With the decreasing cost of sequencing technologies, the study of the human genome on a large scale is now possible. Rapid advances in this field of research foreshadows the use of whole-genome or whole exome sequencing towards the goal of personalized medicine also called precision medicine. This can be defined by therapy decisions tailored to individual patients (or small groups), such as to improve therapeutic efficiencies and minimize side effects.
It is important to note that synonymous mutations could cause human diseases, thus, synonymous mutations cannot be ignored in Genome Wide Association Studies. Also, single nucleotide polymorphisms represent the most common source of genetic variation in the human population; they often determine which patients are most likely to respond to or suffer adverse consequences from specific medical treatments. The key to how a synonymous mutation can affect proteins most likely lies in RNA molecules. In addition to genomic studies, epigenetics investigations are also of major importance.

Here, in silico approaches can help gaining understanding over sequence-structure-function and the disease state. For instance, only to introduce this huge field of research, in silico approaches can help to discriminate between deleterious nsSNPs leading to a protein disorder and neutral polymorphisms. There are numerous tools, one way to cluster them is to consider methods that make use of machine learning approaches and methods that attempt to compute a delta-delta G, using the 3D structure of the protein and or rule-based. Then you have meta-tools that combine approaches. As always, some methods could fit in several groups. A possible way to list the methods that attempt to predict deleterious variants is suggested here:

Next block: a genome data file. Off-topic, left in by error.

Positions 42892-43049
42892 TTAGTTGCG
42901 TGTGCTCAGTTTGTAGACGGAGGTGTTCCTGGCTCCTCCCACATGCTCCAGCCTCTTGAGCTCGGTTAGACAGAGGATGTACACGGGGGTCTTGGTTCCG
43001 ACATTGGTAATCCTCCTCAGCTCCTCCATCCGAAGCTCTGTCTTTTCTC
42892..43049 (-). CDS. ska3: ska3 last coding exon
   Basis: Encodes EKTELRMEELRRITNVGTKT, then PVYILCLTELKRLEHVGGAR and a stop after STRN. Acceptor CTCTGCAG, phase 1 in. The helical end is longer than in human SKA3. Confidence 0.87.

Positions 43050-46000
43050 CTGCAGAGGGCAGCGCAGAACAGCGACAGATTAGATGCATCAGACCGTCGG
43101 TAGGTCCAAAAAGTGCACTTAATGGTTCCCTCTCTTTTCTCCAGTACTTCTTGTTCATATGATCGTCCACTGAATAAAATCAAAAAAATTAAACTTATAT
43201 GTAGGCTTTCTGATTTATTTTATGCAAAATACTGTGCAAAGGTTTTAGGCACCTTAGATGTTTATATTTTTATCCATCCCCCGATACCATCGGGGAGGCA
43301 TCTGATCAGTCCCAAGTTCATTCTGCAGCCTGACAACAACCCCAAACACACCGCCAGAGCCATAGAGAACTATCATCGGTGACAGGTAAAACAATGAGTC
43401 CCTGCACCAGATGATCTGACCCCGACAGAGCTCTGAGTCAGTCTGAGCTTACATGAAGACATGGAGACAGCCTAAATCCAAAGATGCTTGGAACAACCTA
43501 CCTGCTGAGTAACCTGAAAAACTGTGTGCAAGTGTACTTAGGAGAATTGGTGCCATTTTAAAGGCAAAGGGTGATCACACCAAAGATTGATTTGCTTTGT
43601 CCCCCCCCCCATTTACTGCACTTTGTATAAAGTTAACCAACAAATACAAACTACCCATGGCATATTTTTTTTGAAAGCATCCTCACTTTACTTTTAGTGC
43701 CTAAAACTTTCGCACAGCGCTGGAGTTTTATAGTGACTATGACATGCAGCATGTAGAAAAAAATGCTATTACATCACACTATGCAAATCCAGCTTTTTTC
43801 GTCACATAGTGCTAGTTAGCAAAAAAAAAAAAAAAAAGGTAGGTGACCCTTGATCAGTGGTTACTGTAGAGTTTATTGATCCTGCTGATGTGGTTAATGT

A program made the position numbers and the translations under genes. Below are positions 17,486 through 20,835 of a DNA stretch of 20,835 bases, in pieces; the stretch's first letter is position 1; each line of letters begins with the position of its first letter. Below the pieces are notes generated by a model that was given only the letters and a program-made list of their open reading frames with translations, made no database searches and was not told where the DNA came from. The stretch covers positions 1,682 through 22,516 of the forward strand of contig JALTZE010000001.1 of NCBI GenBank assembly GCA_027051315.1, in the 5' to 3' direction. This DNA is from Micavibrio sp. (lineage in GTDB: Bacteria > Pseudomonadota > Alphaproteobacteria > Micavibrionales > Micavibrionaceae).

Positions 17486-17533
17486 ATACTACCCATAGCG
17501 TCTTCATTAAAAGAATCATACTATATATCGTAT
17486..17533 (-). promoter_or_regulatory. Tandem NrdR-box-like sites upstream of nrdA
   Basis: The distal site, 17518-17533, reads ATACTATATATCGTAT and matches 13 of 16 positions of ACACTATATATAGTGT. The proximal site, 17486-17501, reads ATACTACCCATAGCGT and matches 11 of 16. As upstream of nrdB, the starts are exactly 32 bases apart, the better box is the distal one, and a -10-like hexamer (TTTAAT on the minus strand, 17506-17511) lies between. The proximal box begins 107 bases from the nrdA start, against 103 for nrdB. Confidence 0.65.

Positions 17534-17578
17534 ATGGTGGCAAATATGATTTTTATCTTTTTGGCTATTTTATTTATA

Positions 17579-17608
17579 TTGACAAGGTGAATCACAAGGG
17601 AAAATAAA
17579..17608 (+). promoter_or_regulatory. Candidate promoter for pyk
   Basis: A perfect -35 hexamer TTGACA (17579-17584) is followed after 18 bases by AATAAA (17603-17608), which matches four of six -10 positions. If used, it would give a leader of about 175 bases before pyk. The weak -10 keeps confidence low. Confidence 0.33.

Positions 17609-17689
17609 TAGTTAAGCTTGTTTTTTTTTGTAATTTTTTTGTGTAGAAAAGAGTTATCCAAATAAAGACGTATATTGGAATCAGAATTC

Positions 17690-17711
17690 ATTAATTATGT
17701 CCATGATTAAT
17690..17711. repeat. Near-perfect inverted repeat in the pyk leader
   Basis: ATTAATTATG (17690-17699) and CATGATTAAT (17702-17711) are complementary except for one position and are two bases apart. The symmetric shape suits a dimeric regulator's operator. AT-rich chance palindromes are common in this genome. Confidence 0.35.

Approaches using machine learning of some kinds:
CUPSAT, I-Mutant2.0, LS-SNP (Large-scale annotation of coding nsSNPs), Parepro, PhD-SNP, PON-P2, SNPs&Go, SNPs3D, MutPred, nsSNPAnalyzer, PMUT, SNAP, Polymorphism Phenotyping (PolyPhen-2), MutationTaster, AUTO-MUTE....

Approaches that can be considered as rule-based:
Sorting Intolerant From Tolerant (SIFT), Align-GVGD, D-Mutant, DS-SCORE, FASTSNP, FoldX, GERP++, Gumby, LogR E-value, MAPP, Mutation-Assessor, PANTHER, PhastCONS, PolyPhen-1, PopMuSic, SCONE, Skippy, SNPeffect...

Meta-tools:
F-SNP, pfSNP, SNP functional portal, SNPit, Vista, CONDEL, META-SNP, PolyDOMS, Pro-Maya, .. (PON-P is no longer running, it has been replaced by PON-P2, which however is not a meta-predictor)...

Some Databases that do not list the same type of data, there are overlaps ...but not easy to compare:
dbSNP, HGMD (human gene mutation database), OMIM, ClinVar, UniProt/Swiss-Prot, 1000 genomes.... some are specific to cancer, COSMIC, TCGA.... Some others: NewHumanVar, ProNit, VariBench, MutDB, SNPedia, StSNP, ProTherm, PicSNP, HOPE....

In addition to these tools, if the protein is known in 3D, you can also run your own simulations and perform structural analysis. Just check the Simulation section to see if you find a tool that can help you.